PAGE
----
Skiers heading to New Zealand's snowfields have been left out in the cold after level 2 measures saw hundreds turned away from mountains.
By 9am this morning visitors to Mt Hutt snowfield reported bumper-to-bumper queues stretching 5km down the mountain and - in the North Island - visitors to Ruapehu have experienced similar chaos with bus-loads of skiers being turned away over the weekend.
Skiers across the South Island reported a rush to the mountains following snow dumps of around half a metre at Mt Hutt, Coronet Peak and Craigieburn yesterday. The rush on the mountain and level 2 restrictions led to a pile-up of would-be skiers heading to the slopes.
Operating in level 2 ski fields have been forced to cap visitors. Coronet Peak has restricted skiers on the mountain to 2000 visitors, or around half the normal daily numbers. Likewise Mt Hutt has a similar cap of 2000.
However it is Whakapapa, which has seen the most precipitous cap on visitors - from 5500 people to 1800 due to level 2 restrictions.
Problems with allocation of shuttle passengers saw hundreds of visitors turned away from the mountain on Sunday.
Even before Auckland joined the rest of the country in level 2, there were reports of Whakapapa and Turoa filling up quickly.
"Had the bus booked heading up to Whakapapa only to be stopped and sent back. It was the 8.15 bus," said skier Katherine Irwin who was left feeling "gutted" by the experience.
Irwin said she got a refund for the trip, but lost a morning's skiing.
Other frustrated skiers described the situation as "madness", saying they could not understand why 500 people were allowed on buses on Sunday then 300 the next.
Scenic Ruapehu Shuttles said they hit capacity just after 8am on Sunday, writing on Facebook "until we drop out of level 2 - buy a lottery ticket - shuttles are now a gamble".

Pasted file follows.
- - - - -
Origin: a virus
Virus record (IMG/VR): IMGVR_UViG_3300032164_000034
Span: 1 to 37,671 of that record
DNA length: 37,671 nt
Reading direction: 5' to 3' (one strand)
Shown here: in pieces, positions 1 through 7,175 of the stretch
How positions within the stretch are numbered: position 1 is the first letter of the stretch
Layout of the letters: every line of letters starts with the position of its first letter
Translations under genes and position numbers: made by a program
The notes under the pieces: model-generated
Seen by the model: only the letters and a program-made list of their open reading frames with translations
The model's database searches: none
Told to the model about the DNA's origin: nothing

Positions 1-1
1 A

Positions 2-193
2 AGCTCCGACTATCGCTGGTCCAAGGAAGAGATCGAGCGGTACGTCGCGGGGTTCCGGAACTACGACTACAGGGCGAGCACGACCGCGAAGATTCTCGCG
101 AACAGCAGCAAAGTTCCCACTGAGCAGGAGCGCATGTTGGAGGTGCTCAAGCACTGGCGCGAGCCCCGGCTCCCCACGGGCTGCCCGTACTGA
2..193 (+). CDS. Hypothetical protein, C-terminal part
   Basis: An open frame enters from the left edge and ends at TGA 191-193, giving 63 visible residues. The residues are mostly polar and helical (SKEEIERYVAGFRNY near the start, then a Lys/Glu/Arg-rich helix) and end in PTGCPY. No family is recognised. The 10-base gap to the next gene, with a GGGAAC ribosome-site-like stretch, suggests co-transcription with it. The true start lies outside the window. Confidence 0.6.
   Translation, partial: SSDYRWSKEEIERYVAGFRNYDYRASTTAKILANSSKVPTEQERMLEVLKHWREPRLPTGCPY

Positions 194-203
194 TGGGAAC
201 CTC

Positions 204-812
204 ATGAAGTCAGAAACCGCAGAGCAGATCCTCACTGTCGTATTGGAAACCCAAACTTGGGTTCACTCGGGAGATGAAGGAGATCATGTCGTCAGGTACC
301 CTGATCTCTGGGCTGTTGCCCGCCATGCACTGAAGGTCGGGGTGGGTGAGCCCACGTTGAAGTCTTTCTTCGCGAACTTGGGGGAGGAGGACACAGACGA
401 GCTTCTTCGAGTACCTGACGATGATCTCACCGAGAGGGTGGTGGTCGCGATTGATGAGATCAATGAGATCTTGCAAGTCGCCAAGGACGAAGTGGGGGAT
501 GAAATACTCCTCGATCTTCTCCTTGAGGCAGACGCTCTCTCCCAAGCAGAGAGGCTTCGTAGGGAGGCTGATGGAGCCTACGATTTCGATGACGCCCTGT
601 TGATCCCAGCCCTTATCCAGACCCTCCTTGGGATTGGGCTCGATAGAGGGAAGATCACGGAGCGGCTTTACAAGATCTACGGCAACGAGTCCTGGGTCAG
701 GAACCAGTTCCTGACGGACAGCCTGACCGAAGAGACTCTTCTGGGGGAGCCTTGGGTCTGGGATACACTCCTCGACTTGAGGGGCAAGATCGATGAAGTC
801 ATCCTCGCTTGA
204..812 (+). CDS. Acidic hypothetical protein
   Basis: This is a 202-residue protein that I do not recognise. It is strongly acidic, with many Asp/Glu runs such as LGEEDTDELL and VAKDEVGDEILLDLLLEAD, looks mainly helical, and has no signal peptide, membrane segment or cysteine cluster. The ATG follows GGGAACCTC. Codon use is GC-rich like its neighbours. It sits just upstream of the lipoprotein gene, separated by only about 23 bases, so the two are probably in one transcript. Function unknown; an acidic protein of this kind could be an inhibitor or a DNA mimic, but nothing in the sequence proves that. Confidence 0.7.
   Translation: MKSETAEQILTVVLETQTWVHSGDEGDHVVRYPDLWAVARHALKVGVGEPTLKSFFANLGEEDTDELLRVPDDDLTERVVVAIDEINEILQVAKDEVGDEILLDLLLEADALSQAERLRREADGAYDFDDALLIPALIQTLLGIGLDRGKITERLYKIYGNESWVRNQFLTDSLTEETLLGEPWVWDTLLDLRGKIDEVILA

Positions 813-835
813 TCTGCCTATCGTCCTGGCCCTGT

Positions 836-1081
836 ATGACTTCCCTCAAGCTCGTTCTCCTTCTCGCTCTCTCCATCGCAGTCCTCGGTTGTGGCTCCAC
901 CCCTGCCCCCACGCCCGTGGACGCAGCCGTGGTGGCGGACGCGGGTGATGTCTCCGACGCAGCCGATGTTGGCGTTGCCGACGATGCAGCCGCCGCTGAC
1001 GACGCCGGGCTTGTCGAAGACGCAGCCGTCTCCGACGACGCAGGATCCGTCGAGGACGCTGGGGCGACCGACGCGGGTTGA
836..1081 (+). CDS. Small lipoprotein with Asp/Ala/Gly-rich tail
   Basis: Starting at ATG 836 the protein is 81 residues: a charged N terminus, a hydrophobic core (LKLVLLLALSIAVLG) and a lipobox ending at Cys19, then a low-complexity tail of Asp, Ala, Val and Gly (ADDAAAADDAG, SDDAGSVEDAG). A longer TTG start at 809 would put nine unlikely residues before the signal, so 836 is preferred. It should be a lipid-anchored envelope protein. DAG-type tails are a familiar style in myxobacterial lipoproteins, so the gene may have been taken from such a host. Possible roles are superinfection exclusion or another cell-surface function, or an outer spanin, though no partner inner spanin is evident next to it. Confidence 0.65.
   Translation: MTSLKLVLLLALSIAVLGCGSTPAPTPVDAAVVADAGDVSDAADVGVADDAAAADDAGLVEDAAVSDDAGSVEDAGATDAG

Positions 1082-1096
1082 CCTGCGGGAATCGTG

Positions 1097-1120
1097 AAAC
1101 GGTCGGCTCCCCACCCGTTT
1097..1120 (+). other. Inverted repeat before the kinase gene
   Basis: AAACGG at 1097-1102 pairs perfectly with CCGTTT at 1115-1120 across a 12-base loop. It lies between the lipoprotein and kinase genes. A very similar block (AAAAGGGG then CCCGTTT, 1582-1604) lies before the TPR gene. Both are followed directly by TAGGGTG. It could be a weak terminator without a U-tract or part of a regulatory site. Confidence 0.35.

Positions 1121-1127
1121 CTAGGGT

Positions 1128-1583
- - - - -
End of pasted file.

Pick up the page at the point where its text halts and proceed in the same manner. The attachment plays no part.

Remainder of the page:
Damian Coutts, Department of Conservation operations director for Central North Island, said they "understand people's frustration, but the issue is driven by demand exceeding capacity on the ski fields".
"DoC and RAL have agreed to a maximum at alert level 2 of 300 passengers who can be delivered to the ski field by shuttle daily," said Coutts, but it was up to individual shuttle operators to work out how to share this passenger quota.
This capacity had been increased on Saturday to avoid buses being turned away - after shuttle operators had oversold seats - but on Sunday the 300 cap was enforced, leading to visitors being sent back down the hill.
Coutts said he was "keen to see a better distribution of passengers among companies and to see people are able to access and enjoy their day on the mountain".
Coutts admitted the "pressure points" were likely to be with ski operators and visitors trying to access the mountain until the country moved out of level 2.
A spokesperson for Ruapehu Alpine Lifts, which runs the Whakapapa and Turoa ski fields, said the shuttle chaos "was not a RAL issue".
"RAL is managing the level 2 visitor numbers restriction with its bookable car parking which is available on its website mtruapehu.com," they said, adding that the decision was made not to operate a RAL shuttle service this year.
In Canterbury today, skiers eventually made it to the slopes.
A representative of Mount Hutt said that while it has "been a busy day" they were able to fit all skiers on the mountain who persevered.
"We didn't turn anyone away today."
The fresh snowfall and rush of visitors to the mountain led to queues as motorists were told to put on snow chains.
"This meant it did take a little longer to get everyone up and caused a bit of a backup of vehicles."
Mt Hutt is running at reduced parking under level 2, with spaces capped at just under 600 cars.